Afghanistan: Kabul hospital hit by suicide bomber

The BBC's Quentin Sommerville has been near the scene of the attack

A suicide bomb attack on a hospital in the Afghan capital, Kabul, has left six people dead and 23 wounded.

The bomber detonated his device in a tent in the grounds of Charsad Bestar Hospital where medical students were eating lunch.

The hospital treats Afghan military personnel and is in a heavily fortified part of the city, yards from the US embassy and international forces HQ.

The Taliban said they had carried out the attack.

Eyewitness Mohammad Hakim, who was selling fruit from a cart near the hospital, said: "It was a big explosion. I fell to the ground."

There were fears that a second suicide bomber had got into the hospital, and staff were told to lock themselves in their rooms while soldiers searched the building, but no-one has been found.

'Ruthless and cowardly'

Defence ministry spokesman Gen Mohammad Zahir Azimi said the victims had all been civilians and medical students.

After the blast, relatives of hospital patients gathered nearby after trying to seek assurances that their family members were safe, AFP news agency reported.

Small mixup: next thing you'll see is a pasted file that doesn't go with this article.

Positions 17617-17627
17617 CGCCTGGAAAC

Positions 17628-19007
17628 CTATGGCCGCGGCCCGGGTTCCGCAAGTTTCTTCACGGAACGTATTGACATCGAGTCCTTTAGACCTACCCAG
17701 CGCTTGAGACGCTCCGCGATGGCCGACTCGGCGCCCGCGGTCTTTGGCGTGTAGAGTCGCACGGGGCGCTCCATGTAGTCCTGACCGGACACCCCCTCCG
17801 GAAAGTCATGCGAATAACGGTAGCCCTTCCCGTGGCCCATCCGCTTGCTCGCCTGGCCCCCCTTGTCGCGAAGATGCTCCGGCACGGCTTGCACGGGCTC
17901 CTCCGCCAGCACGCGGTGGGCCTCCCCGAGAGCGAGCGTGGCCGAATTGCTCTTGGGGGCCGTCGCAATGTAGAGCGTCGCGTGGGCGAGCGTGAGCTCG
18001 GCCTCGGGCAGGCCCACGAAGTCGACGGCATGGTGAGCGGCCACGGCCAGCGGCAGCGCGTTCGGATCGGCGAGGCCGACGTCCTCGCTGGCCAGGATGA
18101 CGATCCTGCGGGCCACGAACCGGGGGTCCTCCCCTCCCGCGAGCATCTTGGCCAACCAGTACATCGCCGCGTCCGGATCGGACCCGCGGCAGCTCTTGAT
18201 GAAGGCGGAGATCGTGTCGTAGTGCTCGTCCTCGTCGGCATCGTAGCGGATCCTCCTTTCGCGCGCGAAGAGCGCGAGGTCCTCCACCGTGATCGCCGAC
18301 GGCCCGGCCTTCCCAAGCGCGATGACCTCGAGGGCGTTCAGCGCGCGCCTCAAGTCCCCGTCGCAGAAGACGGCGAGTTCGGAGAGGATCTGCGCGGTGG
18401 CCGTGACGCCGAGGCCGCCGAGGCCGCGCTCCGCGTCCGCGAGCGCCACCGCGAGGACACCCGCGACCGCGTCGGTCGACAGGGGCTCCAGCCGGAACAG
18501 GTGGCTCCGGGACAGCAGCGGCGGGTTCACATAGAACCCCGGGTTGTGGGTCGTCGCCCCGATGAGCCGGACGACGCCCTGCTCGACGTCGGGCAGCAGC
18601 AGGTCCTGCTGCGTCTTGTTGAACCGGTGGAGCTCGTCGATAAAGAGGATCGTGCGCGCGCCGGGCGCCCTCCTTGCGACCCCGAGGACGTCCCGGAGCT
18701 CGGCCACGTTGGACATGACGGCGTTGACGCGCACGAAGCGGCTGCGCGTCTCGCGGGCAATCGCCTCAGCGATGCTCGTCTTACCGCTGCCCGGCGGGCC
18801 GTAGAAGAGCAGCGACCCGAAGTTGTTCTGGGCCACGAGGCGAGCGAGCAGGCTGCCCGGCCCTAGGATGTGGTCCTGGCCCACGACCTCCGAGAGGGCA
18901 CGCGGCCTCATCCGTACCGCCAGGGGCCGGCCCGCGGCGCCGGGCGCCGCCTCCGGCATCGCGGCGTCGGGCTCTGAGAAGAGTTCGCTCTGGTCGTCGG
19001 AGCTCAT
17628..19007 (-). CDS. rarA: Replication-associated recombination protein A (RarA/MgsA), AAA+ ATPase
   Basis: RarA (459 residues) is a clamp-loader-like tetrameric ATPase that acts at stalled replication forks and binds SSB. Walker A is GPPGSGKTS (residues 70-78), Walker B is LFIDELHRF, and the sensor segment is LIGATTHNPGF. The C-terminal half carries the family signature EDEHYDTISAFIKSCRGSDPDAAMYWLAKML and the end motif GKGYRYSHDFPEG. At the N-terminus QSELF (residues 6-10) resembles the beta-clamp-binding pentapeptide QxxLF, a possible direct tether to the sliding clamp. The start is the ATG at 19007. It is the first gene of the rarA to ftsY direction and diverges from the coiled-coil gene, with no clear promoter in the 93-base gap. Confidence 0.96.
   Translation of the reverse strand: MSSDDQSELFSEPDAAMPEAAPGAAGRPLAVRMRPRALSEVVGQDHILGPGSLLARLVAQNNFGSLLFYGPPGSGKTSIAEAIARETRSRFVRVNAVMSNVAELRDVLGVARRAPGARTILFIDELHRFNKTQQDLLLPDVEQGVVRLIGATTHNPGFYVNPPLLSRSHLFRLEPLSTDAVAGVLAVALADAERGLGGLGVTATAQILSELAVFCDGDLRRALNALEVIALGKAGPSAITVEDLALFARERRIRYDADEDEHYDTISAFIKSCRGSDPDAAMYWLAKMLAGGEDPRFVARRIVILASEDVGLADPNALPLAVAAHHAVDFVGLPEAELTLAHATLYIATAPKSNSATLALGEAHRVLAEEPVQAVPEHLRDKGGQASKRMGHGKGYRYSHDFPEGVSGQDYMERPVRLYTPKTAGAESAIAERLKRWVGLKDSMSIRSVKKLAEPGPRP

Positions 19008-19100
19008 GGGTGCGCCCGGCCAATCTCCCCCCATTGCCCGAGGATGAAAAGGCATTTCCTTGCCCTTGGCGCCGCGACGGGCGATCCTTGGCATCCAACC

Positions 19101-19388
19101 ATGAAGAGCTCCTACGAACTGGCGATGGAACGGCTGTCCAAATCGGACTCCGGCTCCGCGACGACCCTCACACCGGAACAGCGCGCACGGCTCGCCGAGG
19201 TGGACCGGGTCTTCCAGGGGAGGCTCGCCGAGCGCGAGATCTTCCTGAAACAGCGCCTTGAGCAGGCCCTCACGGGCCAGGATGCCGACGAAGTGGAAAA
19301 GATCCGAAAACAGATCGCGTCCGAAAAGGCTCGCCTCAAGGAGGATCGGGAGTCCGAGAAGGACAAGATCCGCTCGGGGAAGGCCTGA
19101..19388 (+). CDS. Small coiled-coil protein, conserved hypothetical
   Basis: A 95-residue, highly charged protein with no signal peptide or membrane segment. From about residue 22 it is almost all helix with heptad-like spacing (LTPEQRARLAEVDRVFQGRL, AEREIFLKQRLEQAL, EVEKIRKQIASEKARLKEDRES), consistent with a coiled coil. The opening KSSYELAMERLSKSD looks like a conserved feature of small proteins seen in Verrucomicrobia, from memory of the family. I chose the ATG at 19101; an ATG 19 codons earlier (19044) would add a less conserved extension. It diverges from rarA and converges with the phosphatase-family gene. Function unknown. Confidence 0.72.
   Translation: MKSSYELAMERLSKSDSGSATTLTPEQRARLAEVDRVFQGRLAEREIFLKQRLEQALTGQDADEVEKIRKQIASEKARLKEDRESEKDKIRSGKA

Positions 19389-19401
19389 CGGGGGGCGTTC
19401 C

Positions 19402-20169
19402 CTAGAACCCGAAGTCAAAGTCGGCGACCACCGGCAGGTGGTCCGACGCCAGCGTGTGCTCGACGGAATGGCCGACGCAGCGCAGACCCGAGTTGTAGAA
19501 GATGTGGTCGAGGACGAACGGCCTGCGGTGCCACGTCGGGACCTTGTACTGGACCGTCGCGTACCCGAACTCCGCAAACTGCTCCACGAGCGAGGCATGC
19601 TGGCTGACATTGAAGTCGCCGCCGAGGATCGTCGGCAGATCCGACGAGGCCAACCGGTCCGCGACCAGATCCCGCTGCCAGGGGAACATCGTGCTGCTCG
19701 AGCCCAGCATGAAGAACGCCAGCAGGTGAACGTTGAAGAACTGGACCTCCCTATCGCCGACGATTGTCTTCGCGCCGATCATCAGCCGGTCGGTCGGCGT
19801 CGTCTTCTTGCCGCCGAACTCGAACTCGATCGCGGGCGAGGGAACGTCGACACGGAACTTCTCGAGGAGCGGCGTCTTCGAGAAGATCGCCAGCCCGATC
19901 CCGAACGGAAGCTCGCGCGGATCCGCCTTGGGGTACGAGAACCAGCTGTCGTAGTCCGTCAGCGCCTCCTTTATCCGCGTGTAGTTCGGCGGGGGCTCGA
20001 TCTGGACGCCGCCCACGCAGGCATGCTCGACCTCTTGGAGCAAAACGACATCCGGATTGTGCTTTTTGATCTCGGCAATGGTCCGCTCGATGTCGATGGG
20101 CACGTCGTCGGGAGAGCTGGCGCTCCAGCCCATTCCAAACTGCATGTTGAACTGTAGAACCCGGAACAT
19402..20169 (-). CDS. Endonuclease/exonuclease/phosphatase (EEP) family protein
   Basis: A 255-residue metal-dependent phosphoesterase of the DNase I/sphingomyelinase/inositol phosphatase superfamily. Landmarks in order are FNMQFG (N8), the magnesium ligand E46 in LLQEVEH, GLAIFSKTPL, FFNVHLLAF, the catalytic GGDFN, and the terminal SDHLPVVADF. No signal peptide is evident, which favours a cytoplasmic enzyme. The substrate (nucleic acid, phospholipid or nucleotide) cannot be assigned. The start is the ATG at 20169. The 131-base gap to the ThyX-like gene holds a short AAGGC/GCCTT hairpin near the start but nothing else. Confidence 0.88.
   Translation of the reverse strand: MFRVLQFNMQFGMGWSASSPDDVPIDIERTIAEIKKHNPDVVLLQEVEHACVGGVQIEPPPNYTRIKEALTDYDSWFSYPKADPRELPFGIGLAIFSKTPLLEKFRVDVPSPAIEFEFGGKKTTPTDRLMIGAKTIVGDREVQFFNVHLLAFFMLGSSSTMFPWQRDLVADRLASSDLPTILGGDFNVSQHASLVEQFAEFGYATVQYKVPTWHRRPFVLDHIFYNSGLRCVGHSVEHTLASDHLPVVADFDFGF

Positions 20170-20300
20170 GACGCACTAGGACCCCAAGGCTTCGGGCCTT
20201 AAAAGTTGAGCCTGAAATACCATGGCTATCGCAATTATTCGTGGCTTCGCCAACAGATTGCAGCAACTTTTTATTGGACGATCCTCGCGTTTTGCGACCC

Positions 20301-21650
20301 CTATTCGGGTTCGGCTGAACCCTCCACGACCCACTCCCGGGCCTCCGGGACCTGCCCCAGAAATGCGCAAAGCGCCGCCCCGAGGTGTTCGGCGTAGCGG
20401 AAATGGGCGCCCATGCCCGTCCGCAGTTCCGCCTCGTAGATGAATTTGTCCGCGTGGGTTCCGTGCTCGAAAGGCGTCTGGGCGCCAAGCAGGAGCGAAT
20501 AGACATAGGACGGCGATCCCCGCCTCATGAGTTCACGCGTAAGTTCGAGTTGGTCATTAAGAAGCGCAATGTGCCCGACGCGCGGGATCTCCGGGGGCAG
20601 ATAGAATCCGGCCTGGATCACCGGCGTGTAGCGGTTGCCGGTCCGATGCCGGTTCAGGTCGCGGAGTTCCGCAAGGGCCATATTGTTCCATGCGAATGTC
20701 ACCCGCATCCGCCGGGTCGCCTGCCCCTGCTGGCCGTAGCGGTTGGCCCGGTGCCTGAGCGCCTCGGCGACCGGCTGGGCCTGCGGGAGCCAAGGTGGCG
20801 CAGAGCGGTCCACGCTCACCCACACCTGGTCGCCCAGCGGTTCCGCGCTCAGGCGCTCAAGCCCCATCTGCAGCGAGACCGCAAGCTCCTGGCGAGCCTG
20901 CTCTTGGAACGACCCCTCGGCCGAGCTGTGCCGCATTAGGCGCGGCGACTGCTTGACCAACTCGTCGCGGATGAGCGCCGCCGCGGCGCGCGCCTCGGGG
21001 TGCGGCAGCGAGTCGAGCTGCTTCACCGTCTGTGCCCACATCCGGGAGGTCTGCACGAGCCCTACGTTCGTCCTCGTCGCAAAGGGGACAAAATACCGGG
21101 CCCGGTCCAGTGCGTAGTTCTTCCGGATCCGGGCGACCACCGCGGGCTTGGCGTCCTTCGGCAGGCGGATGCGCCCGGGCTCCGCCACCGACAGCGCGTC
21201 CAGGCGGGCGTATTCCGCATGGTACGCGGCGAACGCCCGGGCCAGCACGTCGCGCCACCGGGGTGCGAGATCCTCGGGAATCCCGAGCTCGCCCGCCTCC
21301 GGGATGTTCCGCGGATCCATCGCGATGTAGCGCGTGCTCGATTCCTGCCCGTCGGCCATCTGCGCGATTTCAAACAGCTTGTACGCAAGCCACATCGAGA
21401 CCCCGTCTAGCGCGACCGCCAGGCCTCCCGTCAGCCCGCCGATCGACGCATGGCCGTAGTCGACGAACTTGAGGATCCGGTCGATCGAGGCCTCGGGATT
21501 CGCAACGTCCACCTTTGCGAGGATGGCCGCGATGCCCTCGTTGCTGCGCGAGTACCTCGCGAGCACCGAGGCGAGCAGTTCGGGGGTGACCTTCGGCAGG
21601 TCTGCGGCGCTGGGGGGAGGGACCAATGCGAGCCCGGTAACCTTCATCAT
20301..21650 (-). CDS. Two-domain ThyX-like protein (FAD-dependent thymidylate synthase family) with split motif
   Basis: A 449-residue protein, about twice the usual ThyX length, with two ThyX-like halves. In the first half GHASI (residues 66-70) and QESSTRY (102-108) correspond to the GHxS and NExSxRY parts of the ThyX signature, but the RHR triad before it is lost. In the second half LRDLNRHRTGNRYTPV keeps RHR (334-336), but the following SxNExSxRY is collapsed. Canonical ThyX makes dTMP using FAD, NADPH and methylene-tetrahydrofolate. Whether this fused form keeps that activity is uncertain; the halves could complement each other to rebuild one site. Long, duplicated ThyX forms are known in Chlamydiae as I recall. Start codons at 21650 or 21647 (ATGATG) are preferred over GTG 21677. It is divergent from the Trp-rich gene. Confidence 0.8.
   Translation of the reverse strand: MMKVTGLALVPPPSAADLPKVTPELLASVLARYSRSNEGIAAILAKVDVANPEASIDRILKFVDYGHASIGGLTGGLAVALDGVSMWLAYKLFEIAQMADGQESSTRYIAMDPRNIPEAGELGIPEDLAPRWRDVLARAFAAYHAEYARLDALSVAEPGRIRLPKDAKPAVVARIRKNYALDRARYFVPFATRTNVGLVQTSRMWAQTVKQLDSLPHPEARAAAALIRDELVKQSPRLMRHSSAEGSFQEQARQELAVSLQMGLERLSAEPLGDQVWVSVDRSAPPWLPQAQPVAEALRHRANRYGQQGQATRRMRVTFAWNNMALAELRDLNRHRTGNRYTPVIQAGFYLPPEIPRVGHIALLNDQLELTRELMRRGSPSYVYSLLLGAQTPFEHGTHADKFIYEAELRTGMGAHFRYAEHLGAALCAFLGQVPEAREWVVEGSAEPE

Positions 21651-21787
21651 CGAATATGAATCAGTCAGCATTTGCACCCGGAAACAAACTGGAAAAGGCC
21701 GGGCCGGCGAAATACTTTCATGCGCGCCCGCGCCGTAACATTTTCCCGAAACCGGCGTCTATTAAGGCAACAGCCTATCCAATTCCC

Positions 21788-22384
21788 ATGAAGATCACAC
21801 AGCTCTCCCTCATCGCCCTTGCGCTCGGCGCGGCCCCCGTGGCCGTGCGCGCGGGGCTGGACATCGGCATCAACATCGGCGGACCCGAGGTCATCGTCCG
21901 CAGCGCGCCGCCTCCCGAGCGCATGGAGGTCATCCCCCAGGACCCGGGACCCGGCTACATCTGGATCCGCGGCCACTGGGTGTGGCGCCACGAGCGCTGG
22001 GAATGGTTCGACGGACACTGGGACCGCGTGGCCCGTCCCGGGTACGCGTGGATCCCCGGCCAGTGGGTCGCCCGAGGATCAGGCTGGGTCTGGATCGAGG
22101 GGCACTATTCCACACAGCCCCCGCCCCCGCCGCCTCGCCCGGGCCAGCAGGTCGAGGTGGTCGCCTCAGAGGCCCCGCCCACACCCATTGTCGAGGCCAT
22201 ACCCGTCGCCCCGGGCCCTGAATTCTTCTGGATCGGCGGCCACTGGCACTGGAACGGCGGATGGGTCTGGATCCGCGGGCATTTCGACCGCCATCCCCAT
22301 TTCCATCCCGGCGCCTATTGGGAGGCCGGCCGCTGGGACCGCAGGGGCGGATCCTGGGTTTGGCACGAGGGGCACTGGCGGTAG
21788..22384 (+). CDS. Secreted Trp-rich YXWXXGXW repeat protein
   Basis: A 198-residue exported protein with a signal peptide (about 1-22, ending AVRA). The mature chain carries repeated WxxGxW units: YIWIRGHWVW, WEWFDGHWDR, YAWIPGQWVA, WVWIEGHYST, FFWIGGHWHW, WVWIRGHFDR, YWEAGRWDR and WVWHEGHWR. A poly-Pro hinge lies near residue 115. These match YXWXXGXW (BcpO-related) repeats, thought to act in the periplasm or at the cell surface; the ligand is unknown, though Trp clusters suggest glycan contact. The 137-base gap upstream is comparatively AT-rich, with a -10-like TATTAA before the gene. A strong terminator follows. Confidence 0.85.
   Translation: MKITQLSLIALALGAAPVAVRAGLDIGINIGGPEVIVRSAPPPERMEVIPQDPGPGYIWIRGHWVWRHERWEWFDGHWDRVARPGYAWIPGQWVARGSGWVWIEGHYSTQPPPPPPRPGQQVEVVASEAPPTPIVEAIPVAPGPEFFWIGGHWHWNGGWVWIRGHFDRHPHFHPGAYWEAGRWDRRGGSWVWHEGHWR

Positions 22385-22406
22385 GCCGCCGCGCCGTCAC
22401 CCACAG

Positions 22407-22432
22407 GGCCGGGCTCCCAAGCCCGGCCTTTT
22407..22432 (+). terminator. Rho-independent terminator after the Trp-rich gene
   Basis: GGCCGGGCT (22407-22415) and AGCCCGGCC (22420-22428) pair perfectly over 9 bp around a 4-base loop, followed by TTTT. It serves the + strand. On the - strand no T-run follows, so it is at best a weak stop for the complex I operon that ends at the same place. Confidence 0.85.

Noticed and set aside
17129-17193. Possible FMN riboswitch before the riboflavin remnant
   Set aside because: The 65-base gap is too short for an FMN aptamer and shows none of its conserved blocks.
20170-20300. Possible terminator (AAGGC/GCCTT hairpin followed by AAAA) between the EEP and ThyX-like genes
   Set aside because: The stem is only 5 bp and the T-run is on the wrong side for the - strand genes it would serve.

President Hamid Karzai condemned the attack, saying that the perpetrators were "so ruthless and cowardly that, in contradiction of all humane and Islamic principles, they attack even hospital patients and doctors."

Only last month the Taliban announced the beginning of their Spring offensive against Afghan and international forces, and that came just after a suicide bomber made his way inside the Ministry of Defence.

Nato says it is making progress against the insurgents but the Taliban are still able to strike at the Afghan government even in its most heavily guarded bases, says the BBC's Quentin Sommerville, at the scene.

The 400-bed Charsad Bestar Hospital was built in the 1970s. It treated soldiers wounded during the Soviet occupation, people injured in the civil war that followed their retreat and, more recently, senior Taliban and al-Qaeda commanders.

After the fall of the Taliban, Western countries invested millions of dollars in the hospital, upgrading its facilities and installing state-of-the-art medical equipment and supplying air ambulances.

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